Please Note: This article is written for users of the following Microsoft Excel versions: 2007, 2010, and 2013. If you are using an earlier version (Excel 2003 or earlier), this tip may not work for you. For a version of this tip written specifically for earlier versions of Excel, click here: Finding the Dates for Minimums and Maximums.

Finding the Dates for Minimums and Maximums

by Allen Wyatt
(last updated June 21, 2014)

Michael has some data in two columns of a worksheet. Column A is a series of dates and column B contains expenditures for each of those dates. He needs a way to determine the date on which the minimum expenditure occurred and a way to find the date on which the maximum expenditure occurred.

At first glance you might be tempted to think you could use VLOOKUP to figure out the desired date. Unfortunately, that won't work because VLOOKUP keys off of whatever data is in the first column of your data table. Since you want to key off of the amount (looking for the minimum and maximum), you would need to switch the position of the columns, so that column A contained the amount and column B contained the dates. If you do that, you could then use the following formulas to find the dates for the minimum and maximum expenditures, respectively:

=VLOOKUP(MIN(A:A),A:B,2,0)
=VLOOKUP(MAX(A:A),A:B,2,0)

If you cannot change the data columns, then you'll need to forego VLOOKUP and use a different approach, instead. The following two formulas will work with the data as originally specified by Michael:

=INDEX(A:A,MATCH(MIN(B:B),B:B,0))
=INDEX(A:A,MATCH(MAX(B:B),B:B,0))

It is important to note that if there are duplicates of the maximum and/or minimum expenditures, these formulas will only find the dates of the first occurrences. If this is not expected to happen often, a formula such as this could be used to alert the user to the existence of duplicates:

=IF(COUNTIF(B:B, MAX(B:B))>1, "Multiple Maximums ",
INDEX(A:A, MATCH(MAX(B:B), B:B, 0)))

To make this formula work for minimums, just replace the two instances of MAX with MIN and change the word "Maximums" to "Minimums."

ExcelTips is your source for cost-effective Microsoft Excel training. This tip (9662) applies to Microsoft Excel 2007, 2010, and 2013. You can find a version of this tip for the older menu interface of Excel here: Finding the Dates for Minimums and Maximums.

Author Bio

Allen Wyatt

With more than 50 non-fiction books and numerous magazine articles to his credit, Allen Wyatt is an internationally recognized author. He  is president of Sharon Parq Associates, a computer and publishing services company. ...

MORE FROM ALLEN

Saving Documents as Read-Only by Default

When you save your documents, you can specify that they be saved in a "read-only" format so that they cannot be changed as ...

Discover More

Better-Looking Full Justification for Paragraphs

If you want Word to justify paragraphs in the same way that it is done in WordPerfect, you'll want to apply the steps in this ...

Discover More

Adjusting Your View of 3-D Graphs

Do you use Excel's charting capabilities to display three-dimensional views of your data? The program provides a way that you ...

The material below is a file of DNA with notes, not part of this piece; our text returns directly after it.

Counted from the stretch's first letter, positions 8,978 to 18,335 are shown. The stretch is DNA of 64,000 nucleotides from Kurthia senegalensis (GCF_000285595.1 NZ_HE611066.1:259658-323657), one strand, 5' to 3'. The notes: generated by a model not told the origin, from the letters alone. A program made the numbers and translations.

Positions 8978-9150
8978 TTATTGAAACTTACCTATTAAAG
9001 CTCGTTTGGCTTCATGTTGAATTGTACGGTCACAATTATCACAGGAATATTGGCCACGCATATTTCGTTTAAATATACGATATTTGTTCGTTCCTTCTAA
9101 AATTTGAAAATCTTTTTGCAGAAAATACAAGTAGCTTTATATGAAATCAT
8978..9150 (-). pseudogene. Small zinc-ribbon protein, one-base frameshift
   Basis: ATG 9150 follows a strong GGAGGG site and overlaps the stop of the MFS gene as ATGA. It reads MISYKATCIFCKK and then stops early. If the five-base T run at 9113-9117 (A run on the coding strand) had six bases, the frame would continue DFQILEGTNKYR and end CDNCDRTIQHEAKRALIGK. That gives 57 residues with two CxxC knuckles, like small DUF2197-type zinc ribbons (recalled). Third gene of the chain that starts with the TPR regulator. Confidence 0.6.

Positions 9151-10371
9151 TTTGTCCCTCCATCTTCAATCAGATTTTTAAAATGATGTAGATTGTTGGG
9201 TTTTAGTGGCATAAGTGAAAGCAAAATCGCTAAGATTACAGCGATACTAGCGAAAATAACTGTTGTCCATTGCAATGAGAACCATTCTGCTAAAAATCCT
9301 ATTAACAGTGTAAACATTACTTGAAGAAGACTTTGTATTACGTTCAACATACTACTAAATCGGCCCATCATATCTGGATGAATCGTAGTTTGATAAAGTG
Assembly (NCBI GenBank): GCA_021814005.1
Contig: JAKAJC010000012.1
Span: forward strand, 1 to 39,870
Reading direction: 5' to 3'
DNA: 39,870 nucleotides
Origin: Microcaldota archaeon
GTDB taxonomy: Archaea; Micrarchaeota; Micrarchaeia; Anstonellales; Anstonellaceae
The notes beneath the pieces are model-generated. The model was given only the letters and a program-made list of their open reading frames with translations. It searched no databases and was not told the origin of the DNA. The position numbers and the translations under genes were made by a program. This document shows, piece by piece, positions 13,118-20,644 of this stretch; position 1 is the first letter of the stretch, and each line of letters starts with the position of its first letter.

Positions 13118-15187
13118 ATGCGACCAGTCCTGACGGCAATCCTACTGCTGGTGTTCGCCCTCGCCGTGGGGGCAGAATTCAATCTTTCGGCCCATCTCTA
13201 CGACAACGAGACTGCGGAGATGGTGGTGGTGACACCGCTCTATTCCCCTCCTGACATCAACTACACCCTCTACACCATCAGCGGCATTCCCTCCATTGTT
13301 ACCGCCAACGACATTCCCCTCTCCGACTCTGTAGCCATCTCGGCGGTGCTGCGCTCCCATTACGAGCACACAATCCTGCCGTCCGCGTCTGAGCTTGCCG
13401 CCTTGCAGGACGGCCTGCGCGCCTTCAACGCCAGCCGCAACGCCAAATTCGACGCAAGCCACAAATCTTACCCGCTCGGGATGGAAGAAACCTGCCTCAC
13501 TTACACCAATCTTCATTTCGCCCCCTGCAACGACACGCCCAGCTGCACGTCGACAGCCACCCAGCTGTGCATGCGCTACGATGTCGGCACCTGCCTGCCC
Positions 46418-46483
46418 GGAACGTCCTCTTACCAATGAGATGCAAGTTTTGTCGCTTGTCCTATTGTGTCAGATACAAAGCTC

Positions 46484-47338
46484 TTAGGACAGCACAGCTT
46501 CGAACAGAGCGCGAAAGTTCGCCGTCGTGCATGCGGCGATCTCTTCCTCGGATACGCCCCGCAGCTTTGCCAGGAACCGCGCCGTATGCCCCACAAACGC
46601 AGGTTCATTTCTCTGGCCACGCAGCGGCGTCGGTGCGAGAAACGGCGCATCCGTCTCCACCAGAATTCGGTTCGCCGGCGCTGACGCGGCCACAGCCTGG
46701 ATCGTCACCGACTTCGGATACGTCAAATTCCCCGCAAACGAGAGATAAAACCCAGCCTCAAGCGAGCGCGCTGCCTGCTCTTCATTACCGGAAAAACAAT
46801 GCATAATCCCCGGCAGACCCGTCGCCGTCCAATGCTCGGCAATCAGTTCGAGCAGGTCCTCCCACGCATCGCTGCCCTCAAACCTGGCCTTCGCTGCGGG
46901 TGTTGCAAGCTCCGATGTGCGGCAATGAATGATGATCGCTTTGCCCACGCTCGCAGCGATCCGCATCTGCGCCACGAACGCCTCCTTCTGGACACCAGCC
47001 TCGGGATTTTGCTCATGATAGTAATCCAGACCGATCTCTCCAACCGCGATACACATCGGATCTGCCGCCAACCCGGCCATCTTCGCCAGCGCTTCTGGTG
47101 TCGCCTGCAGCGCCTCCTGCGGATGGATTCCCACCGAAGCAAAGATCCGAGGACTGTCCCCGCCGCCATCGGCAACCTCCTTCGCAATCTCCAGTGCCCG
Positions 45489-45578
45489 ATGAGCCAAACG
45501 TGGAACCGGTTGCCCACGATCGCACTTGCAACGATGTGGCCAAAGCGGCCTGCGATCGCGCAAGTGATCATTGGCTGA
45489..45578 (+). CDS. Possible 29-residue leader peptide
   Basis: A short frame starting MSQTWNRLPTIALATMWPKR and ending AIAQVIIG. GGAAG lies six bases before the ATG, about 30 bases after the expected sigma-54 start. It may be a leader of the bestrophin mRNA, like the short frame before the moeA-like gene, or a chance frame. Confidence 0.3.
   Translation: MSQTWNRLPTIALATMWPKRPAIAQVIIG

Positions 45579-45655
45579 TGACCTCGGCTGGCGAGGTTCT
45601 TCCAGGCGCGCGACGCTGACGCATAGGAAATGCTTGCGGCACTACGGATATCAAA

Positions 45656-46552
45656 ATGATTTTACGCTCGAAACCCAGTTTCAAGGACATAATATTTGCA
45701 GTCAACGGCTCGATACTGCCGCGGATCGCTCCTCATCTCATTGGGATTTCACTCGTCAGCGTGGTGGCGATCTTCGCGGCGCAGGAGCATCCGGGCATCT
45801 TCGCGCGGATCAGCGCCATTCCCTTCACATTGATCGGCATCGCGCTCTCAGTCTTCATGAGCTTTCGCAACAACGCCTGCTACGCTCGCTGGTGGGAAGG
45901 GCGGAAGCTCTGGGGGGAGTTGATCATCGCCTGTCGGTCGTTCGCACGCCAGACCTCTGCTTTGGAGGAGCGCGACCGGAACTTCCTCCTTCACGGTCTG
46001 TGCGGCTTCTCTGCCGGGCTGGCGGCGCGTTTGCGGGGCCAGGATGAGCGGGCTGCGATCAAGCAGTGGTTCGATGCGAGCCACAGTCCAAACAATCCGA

Discover More

Excel Smarts for Beginners! Featuring the friendly and trusted For Dummies style, this popular guide shows beginners how to get up and running with Excel while also helping more experienced users get comfortable with the newest features. Check out Excel 2013 For Dummies today!

More ExcelTips (ribbon)

Calculating Week-Ending Dates

When working with dates, you may need to figure out all the dates on which weeks end in a given year. There are several ...

Discover More

Calculating a Group Retirement Date

Calculating a retirement date can be as simple as doing some date math to see when a person reaches a certain age. ...

Discover More

Copying Dates a Year Into the Future

Need to copy a range of dates and update them to a different year? Here are a number of ways to accomplish this task with a ...

Discover More
Subscribe

FREE SERVICE: Get tips like this every week in ExcelTips, a free productivity newsletter. Enter your address and click "Subscribe."

View most recent newsletter.

Comments

If you would like to add an image to your comment (not an avatar, but an image to help in making the point of your comment), include the characters [{fig}] in your comment text. You’ll be prompted to upload your image when you submit the comment. Images larger than 600px wide or 1000px tall will be reduced. Up to three images may be included in a comment. All images are subject to review. Commenting privileges may be curtailed if inappropriate images are posted.

What is 7 + 5?

There are currently no comments for this tip. (Be the first to leave your comment—just use the simple form above!)


This Site

Got a version of Excel that uses the ribbon interface (Excel 2007 or later)? This site is for you! If you use an earlier version of Excel, visit our ExcelTips site focusing on the menu interface.

Newest Tips
Subscribe

FREE SERVICE: Get tips like this every week in ExcelTips, a free productivity newsletter. Enter your address and click "Subscribe."

(Your e-mail address is not shared with anyone, ever.)

View the most recent newsletter.